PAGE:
The first surviving set of African-American sextuplets graduate from high school in Birmingham, Alabama.
Being a parent is a wonderful experience. But it's one of the most challenging jobs in the world. And Diamond and Chris Harris can attest to this, for they've successfully raised sextuplets!
The Harris family consists of girls Kalynne and Kiera, boys Kaleb, Kobe, Kieran, and Kyle — the first-ever surviving set of African American sextuplets across the country.
These siblings recently celebrated yet another milestone as they all finished their senior year at Center Point High School.
Giving Birth to Sextuplets is Extremely Rare
But it can happen! And these America's first-ever surviving sextuplets are living proof.
When Diamond and Chris decided to start a family 18 years ago, they were only hoping for one more child.
At the time, Diamond's first child from a previous marriage, Dewayne, was five. So the couple wanted him to have a sibling.
However, they struggled to get pregnant and decided to consult a fertility doctor.
The physician prescribed Diamond a hormone but told them not to get their hopes up too much.
The Fertility Drugs Worked so Much More Than They or Doctors Expected
When Diamond went for a checkup after discovering she was pregnant, doctors initially told her she was expecting twins.
But after sonography, doctors revealed five babies were actually growing inside of her.
A few months into the pregnancy, Diamond developed complications and underwent a C-section. Only then did doctors learn she was actually having six babies, not five!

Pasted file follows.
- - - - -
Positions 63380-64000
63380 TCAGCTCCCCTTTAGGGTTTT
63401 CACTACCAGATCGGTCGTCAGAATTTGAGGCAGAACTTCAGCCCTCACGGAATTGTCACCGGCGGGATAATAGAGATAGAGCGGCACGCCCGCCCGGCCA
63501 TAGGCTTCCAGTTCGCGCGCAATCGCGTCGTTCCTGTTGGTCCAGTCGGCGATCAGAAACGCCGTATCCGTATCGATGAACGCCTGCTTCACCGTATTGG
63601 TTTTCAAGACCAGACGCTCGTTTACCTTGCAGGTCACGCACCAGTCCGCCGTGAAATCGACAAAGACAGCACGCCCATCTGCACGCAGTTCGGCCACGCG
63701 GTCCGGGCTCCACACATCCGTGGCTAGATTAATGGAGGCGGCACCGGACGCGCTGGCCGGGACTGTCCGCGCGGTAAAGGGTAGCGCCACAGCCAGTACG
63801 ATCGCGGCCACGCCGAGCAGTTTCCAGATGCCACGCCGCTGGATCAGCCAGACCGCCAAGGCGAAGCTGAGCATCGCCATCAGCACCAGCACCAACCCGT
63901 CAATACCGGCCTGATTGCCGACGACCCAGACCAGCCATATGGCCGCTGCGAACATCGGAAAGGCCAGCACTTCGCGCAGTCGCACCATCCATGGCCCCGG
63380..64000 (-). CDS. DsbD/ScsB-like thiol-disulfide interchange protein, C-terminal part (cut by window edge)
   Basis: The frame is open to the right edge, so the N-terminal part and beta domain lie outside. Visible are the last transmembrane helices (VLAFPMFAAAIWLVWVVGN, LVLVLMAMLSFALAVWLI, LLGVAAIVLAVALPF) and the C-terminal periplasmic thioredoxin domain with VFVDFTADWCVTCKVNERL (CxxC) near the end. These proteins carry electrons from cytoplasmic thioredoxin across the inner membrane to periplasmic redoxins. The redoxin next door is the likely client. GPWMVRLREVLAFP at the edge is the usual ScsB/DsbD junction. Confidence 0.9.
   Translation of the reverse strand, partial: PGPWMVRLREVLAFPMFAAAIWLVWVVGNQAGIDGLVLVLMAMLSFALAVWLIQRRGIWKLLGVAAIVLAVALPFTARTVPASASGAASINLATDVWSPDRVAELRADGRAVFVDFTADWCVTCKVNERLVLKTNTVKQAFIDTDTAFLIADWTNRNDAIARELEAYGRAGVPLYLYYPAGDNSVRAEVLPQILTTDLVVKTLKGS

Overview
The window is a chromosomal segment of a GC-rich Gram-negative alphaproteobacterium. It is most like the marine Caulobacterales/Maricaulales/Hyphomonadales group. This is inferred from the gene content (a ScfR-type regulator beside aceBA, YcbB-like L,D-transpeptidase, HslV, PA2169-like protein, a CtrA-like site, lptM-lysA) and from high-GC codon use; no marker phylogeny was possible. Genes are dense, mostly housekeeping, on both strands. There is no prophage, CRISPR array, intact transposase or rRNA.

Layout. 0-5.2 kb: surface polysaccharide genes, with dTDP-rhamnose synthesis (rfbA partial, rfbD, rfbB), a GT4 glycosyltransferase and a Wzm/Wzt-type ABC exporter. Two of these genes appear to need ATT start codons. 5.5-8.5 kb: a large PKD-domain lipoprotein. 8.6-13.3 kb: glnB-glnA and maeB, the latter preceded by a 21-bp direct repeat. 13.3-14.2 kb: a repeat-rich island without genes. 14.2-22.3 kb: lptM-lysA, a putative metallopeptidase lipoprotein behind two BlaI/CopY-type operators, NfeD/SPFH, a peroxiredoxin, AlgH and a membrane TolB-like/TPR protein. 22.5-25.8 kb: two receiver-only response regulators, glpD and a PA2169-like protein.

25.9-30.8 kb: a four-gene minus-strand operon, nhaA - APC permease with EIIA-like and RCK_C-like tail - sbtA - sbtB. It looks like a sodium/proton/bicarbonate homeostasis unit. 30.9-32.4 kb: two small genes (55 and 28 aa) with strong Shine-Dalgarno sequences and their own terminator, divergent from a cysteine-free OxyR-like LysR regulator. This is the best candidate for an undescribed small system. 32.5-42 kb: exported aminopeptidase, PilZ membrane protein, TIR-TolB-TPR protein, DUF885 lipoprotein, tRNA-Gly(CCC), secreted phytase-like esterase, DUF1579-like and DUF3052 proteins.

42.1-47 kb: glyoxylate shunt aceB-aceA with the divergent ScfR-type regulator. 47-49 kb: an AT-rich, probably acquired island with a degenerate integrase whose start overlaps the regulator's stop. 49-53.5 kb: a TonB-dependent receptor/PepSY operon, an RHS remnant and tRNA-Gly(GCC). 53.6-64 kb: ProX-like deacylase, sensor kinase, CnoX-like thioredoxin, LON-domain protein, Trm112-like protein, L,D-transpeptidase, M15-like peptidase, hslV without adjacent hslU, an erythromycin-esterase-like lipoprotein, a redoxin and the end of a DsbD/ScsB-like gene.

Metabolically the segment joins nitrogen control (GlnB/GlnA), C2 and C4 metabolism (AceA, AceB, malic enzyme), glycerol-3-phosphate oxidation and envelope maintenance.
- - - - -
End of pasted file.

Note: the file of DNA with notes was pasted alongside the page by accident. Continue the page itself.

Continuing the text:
Diamond and Chris's Lives Have Changed Ever Since
Their kids became the first-ever surviving set of sextuplets in the US.
And as they grew up, the Harris sextuplets had brushes with fame. They are in a Discovery Health documentary and also appeared on Oprah Show in 2007.
Chris is a teacher, while Diamond is a former nurse. She quit her job to care for her sextuplets.
The Odd-Defying Siblings are Now Officially High School Graduates!
Although they're proud of their children, Diamond and Chris admit they felt a little emotional on the graduation.
Diamond told Today:
"The morning of the ceremony, I sat in bed, looking at their baby pictures, and felt depressed. It's going to be too quiet."
"These kids have been my life for almost 18 years. They have been my reason. I keep reminding myself it's just going to be different, but everything will be OK."
Kobe and Kiera will attend Lawson State Community College, with Kiera studying cosmetology.
And Kaleb and Kieran will attend Alabama A&M, with Kaleb majoring in computer science and Kieran pursuing art.
Kyle, who has autism, will do a life skills program. While Kaylynne will go to Alabama State University for its physical therapy program.